January 31, 2021

The Changing Same: Biden and the False Promise of a “Return to Normalcy”

Kali Akuno

This article is part of our series “On the Precipice: A Progressive Agenda in the Biden Era.” Download a PDF of the full series here.

The Liberal Prescription

From the modern Liberal perspective, the presidency of Donald Trump was a gross departure from the norms of the American democratic tradition and a deep stain on the history of the nation that needed to be removed and cleansed. Following this logic, the centrist led Democratic party sought to remove Donald Trump from office an unprecedented two times and re-establish a sense of “normalcy” to the American political landscape.

The vast majority of the forces that constitute the left in the United States agreed with this narrative and the prioritization of the objectives derived from it. The question is why? A critical examination of U.S. history demonstrates that the Trump Presidency was in fact not an aberration, but a continuation of many fundamental policies and practices pursued by his predecessors over the course of the last 243 years. So, if it wasn’t a question of profound differences in policy and prescription, then what? The answer is that most who supported the Trump regime focused not on what it pursued, but the optics of how it pursued it.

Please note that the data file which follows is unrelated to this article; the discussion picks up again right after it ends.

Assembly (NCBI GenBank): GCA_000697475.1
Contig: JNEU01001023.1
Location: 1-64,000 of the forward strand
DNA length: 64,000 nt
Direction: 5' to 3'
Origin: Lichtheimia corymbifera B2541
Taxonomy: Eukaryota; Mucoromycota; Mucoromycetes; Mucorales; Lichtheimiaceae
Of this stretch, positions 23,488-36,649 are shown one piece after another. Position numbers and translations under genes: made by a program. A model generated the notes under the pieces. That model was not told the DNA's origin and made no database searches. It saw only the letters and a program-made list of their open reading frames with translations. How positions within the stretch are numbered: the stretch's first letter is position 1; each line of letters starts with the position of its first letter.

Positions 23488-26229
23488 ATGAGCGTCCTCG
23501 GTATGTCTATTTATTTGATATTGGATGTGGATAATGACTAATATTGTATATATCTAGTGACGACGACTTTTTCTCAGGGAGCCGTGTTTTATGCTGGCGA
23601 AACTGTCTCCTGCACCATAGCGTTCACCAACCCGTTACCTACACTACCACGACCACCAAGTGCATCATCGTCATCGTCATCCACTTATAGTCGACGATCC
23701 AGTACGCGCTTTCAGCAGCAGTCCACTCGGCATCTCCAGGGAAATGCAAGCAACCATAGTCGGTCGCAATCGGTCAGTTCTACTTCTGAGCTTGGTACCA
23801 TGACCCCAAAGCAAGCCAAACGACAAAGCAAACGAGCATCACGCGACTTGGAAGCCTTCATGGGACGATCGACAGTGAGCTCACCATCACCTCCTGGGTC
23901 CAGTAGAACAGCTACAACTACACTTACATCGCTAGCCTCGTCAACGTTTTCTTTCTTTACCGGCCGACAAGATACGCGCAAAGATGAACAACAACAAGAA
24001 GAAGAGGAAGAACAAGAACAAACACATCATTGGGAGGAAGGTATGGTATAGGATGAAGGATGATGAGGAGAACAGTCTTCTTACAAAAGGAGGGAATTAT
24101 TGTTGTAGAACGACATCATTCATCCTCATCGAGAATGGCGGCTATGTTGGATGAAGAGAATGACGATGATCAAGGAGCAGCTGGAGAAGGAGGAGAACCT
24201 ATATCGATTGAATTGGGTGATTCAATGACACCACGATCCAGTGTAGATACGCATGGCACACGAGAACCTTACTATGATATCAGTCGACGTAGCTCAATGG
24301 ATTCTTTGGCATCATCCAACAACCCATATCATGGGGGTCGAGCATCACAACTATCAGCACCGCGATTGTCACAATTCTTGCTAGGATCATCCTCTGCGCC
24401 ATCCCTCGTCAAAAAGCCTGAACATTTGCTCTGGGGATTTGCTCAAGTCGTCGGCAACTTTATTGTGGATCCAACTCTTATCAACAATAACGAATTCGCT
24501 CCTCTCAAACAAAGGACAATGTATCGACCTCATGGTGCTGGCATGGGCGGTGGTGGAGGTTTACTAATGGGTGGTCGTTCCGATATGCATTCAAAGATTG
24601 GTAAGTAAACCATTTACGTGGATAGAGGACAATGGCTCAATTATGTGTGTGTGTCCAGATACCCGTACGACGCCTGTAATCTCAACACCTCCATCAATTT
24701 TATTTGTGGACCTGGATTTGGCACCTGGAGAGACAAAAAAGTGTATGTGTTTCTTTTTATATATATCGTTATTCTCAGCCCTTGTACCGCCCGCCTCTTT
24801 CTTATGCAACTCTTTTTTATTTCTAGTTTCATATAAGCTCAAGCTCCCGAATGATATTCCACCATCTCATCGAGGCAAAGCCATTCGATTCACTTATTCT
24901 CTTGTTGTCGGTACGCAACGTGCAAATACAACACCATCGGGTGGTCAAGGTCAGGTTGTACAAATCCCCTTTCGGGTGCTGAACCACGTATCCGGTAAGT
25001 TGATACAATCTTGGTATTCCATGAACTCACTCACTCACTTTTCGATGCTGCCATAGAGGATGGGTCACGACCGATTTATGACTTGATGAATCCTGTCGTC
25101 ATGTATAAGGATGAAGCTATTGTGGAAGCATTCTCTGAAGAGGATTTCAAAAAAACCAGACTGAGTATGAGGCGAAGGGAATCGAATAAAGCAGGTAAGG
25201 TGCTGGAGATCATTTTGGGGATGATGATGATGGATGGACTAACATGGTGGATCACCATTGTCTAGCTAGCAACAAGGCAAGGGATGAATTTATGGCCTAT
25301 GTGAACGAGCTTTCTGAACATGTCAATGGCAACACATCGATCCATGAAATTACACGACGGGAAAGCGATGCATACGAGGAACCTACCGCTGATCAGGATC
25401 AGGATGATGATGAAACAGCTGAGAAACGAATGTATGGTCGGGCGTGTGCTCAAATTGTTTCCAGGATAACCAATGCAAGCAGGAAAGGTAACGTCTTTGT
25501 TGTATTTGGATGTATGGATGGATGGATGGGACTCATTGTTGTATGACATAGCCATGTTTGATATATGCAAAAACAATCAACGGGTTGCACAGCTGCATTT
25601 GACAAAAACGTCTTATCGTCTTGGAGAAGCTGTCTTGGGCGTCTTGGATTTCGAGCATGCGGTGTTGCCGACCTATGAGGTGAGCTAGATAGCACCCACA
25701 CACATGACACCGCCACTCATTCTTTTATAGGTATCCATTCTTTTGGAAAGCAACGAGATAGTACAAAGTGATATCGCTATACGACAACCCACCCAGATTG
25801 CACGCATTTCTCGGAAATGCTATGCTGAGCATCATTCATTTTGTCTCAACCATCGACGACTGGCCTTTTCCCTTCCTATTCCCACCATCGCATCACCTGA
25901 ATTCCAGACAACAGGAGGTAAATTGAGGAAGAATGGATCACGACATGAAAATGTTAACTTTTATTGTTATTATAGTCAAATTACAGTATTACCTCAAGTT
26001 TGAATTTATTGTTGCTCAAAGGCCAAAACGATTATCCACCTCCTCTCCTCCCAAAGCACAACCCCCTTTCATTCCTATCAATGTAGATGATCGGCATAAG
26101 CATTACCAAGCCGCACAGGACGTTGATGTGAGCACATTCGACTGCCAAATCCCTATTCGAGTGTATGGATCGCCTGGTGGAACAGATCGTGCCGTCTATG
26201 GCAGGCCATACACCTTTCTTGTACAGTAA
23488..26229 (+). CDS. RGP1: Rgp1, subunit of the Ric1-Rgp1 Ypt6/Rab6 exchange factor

Long before Donald Trump became president, there were clear signs that he possessed an authoritarian personality. Trump is a brazen misogynist, who politically and ideologically aligned with white supremacist, neo-confederate and neo-fascist forces. He wore these alliances proudly on his sleeve. However, in regards to the actual policies that his administration pursued, he demonstrated little in the realm of originality, just some colorful and unconventional flair in how he pursued them.